Therefore, the payoff for P1 is: (6) and the fitness function for P1 is: (7)

Likewise, the fitness functions for P2 and P3 are given by: (8) (9) where (10) (11)

The fitness functions can be reduced to: (12) (13) (14)

Let us denote with x(t), y(t) and z(t) the frequencies of phenotypes P1, P2 and P3, respectively. We assume that the frequencies change according to the replicator dynamics [15]: (15) (16) (17) where . The equilibria of the system can be found by setting Equation set Eqs 1517 equal to zero [15].

Dynamics of diffusible factors production in multiple myeloma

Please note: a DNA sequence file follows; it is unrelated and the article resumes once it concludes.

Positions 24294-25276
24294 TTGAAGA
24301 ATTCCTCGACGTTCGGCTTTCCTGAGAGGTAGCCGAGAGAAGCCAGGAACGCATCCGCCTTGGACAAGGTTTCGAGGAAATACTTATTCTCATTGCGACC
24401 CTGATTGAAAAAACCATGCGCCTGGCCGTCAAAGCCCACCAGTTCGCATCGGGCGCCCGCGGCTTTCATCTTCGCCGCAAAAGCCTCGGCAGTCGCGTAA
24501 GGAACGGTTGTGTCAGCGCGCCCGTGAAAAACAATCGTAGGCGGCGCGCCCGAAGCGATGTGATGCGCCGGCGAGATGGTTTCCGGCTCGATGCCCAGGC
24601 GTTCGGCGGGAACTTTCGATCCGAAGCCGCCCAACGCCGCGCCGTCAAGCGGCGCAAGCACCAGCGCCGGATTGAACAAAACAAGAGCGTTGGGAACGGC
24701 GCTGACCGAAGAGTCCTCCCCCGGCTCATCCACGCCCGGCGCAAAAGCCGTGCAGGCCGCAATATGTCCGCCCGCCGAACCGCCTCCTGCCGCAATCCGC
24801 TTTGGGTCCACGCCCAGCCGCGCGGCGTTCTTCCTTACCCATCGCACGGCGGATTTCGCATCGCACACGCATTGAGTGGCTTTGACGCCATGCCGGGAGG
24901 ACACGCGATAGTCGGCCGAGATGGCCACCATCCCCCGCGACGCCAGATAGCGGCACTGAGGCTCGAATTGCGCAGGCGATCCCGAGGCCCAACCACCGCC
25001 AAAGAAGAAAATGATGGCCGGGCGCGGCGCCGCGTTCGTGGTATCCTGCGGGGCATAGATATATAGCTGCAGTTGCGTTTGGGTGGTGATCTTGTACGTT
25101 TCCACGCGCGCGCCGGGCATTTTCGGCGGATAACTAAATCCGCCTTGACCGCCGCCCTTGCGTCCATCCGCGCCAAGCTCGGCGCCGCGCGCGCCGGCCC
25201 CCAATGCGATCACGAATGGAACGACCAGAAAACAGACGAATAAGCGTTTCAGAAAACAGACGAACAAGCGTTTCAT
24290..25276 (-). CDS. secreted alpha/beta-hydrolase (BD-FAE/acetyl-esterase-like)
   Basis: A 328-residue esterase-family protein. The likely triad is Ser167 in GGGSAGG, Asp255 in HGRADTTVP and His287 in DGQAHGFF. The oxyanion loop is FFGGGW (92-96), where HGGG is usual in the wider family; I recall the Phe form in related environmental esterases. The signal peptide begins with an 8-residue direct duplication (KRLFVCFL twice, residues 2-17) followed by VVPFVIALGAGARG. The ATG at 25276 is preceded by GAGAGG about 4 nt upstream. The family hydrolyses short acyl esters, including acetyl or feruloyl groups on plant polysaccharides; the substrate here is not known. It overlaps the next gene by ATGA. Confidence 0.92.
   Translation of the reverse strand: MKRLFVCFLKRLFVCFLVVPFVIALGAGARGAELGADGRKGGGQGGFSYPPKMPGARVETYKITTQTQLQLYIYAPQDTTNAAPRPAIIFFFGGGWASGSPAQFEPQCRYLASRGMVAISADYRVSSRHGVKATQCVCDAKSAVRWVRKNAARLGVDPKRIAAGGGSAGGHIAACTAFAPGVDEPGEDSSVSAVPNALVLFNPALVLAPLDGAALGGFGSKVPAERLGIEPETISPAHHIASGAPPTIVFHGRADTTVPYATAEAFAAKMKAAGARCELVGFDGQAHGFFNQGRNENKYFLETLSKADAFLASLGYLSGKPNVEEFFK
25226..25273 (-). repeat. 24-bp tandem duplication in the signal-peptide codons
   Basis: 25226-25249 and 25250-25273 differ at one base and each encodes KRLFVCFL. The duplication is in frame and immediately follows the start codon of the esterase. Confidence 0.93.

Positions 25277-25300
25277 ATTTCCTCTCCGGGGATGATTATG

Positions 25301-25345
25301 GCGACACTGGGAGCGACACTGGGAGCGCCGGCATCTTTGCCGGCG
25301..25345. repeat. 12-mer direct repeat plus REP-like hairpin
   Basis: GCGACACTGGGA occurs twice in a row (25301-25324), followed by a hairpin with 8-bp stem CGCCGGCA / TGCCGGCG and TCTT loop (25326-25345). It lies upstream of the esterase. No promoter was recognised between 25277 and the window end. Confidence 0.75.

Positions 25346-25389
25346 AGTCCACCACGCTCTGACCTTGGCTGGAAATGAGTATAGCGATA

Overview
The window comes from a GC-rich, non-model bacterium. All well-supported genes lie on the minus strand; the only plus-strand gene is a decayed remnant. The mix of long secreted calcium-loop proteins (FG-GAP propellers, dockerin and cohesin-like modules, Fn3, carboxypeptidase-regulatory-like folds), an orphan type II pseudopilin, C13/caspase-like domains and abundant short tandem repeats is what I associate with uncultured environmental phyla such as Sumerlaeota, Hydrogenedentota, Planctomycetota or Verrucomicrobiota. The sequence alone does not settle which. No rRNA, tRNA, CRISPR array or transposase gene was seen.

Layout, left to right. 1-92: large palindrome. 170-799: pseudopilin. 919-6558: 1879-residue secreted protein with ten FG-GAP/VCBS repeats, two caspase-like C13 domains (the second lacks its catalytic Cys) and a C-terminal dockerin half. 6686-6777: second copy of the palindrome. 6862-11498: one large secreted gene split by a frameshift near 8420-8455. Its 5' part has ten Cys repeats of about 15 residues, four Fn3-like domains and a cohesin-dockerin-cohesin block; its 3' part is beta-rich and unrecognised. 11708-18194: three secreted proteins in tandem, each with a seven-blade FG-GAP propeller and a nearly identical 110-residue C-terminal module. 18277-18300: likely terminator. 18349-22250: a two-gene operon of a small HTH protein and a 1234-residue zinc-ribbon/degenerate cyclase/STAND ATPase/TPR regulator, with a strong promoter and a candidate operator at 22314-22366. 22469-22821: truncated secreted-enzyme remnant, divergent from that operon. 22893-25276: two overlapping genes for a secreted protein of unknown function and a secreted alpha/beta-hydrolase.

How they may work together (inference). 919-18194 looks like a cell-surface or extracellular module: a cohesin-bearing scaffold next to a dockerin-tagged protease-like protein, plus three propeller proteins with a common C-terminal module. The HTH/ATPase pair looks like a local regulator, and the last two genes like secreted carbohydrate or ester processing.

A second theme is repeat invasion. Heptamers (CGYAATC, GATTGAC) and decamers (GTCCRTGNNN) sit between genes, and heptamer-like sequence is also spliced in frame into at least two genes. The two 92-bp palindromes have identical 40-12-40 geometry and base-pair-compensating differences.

We follow Dingli et al. [13] in their assumptions on the effect of each cell on another. Essentially OC and OB cells are in equilibrium in the absence of MM cells, while MM and OC cells have a stimulatory effect on each other, and MM cells inhibit OB cells and OB cells have little or no effect on MM cells [812, 16, 17]. Table 1 summarizes these effects, while Table 2 describes the parameters used. We can assume that ri,i = 0 that is, each cell type has no net effect on itself. This does not mean that there are no autocrine effects; it implies, instead, that production and consumption of the growth factors are linear measures of the density of the cell types (MM cells, for instance, produce IL6 that stimulate MM cell proliferation: the more MM cells, the more IL6 is available, but also used by more MM cells). By setting ri,i = 0 we imply that the balance changes only due to paracrine effects (in this case, the number of OC cells). rMM,OB = 0 because GOB (i.e., the diffusible factors produced by OB) has no effect on MM. rOB,OC = rOC,OB because OB and OC balance each other; for the same reasons rMM,OC = rOC,MM.